Entry to the civil service provided an excellent opportunity for a young man to serve in various parts of the country as well as learn about the problems of the peasantry, which constituted the majority of the people of Sri Lanka. For Amunugama, who was already a trained social scientist, this was a dream come true. He threw himself whole heartedly into rural development activities in Kalutara, Ratnapura, Moneragala, Galle, Kandy and Matale districts. As luck would have it, he had done fieldwork with Tambiah and Obeysekere in Matale and Galle. He was able therefore to focus on the problems of the village poor - namely the lack of access to land and credit. His efforts at ameliorating the problems of villagers are remembered even today by the elders of those regions. Resettlement schemes - colonization schemes in the jargon of the bureaucracy - drew his particular attention. Under the leadership of Land Minister C.P. de Silva, Amunugama was a part of a select group of young civil servants who specialized in land administration. This group was fostered with great care by H.C. Goonewardene, who was a legendary Land Commissioner. When the Government Agent of Galle district, Donald Speldewinde, wrote of young Amunugama that he “is an extremely well mannered and pleasant officer to work with. He has a tremendous capacity for work and ability to get on with the job and is very suitable for a position of higher responsibility. Judged by every standard he is an outstanding officer”, Goonewardene graciously added “I have personal knowledge of this officer’s work when I was Land Commissioner. I’m in entire agreement with the GA’s observations”.
During this period, Amunugama wrote several papers on issues of peasant settlement and rural indebtedness. Two such papers (on Chandrikawewa and Rural credit), were published in the Ceylon Journal of Social Studies which was edited by Ralph Pieris. A longer study on land tenure in a newly founded village settlement in Hambantota district was published by the Friedrich Neumann Foundation. He also helped to write the original report on proposed land settlement in the Mahaweli scheme for the World Bank.
In 1964 Amunugama married Palika Weerasinghe, our mother, whom he had met while at Peradeniya University.
While serving as Additional Government Agent of Kandy district, still only in his late twenties, Amunugama was handpicked by Prime Minister Dudley Senanayake, to lead the food drive as GA Matale. He was probably the youngest civil servant ever to be appointed a GA.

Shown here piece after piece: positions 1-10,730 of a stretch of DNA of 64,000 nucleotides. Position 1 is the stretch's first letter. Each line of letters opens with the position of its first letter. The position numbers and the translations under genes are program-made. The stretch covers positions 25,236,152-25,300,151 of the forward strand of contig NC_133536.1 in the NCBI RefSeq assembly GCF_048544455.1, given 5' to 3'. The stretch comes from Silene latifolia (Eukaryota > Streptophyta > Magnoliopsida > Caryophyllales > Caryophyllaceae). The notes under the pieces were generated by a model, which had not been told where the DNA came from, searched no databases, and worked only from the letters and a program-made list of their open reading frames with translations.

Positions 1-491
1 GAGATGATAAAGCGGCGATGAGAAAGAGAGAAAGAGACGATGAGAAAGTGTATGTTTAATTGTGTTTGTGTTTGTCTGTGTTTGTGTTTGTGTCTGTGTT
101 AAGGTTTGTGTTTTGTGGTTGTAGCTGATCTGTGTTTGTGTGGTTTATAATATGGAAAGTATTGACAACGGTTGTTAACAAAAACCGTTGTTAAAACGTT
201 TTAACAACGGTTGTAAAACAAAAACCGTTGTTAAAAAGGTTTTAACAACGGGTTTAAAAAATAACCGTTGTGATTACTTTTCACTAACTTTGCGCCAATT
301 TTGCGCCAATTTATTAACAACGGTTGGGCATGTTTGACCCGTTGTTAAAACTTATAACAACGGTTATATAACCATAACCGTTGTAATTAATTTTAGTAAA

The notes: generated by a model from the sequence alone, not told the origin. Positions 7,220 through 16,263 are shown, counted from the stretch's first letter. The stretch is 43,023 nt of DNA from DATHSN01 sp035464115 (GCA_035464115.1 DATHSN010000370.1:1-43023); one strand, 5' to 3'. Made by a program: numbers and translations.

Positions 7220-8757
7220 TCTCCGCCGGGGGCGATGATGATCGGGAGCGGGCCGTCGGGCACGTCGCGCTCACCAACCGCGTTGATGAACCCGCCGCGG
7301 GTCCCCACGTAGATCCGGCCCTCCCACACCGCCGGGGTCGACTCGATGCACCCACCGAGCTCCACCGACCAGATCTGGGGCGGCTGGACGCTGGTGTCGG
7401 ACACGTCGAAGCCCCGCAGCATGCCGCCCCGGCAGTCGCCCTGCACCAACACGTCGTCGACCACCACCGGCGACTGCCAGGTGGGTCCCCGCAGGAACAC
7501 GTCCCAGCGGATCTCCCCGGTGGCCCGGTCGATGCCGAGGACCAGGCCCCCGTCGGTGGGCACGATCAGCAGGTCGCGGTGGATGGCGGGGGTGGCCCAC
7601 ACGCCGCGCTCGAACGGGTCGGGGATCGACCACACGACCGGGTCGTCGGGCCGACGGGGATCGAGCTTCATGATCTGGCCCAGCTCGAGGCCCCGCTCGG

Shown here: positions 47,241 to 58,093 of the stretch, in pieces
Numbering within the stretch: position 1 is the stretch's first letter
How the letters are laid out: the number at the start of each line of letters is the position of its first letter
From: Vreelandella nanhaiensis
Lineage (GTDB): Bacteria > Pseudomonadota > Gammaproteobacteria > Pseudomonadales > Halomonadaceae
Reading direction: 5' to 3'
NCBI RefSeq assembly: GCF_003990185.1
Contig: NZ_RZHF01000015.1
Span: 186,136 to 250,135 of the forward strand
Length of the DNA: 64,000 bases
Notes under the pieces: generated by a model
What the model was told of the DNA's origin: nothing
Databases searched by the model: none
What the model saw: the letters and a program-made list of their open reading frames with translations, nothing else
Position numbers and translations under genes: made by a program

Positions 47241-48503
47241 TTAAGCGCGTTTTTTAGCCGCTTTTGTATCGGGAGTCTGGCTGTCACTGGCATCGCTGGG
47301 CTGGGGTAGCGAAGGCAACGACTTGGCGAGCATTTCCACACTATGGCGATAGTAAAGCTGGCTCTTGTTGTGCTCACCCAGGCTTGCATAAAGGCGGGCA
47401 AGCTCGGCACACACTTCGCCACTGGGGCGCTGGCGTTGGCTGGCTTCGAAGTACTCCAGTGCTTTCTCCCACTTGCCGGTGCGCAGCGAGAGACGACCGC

With the propagation of new agricultural practices, the paddy yield in Matale district doubled. This was helped by the rehabilitation of Devahuwa - one of the earliest colonization schemes, and the adoption of modern agricultural best practices in the Laggala area, particularly in the newly asweddumised Wilgamuwa fields. The close scrutiny of this dramatic increase in paddy production, which was a good example of his “Great Revolution”, by Prime Minister Senanayake and his Deputy Information Minister of the time R. Premadasa, led to a dramatic change in the career of the young civil servant.
The Prime Minister sent for Amunugama and requested him to join his Information and Broadcasting Ministry as the Director of Information. The PM felt that his efforts at reviving agriculture were not being effectively communicated to the public. At that time the Permanent Secretary of the I & B Ministry was G.V.P. Samarasinghe - a very senior, efficient and influential civil servant. He was widely considered to be the “eminence grise” of the administration. The other senior official of the Ministry was Neville Jayaweera who headed the Broadcasting Corporation. The Prime Minister had just recently taken away the I & B Ministry from his Minister of State, J.R. Jayewardene and his Permanent Secretary, Ananda Tissa de Alwis. There was tension between the two leaders and Amunugama’s transfer may have been partly caused by a need to make a clean sweep of the media administration.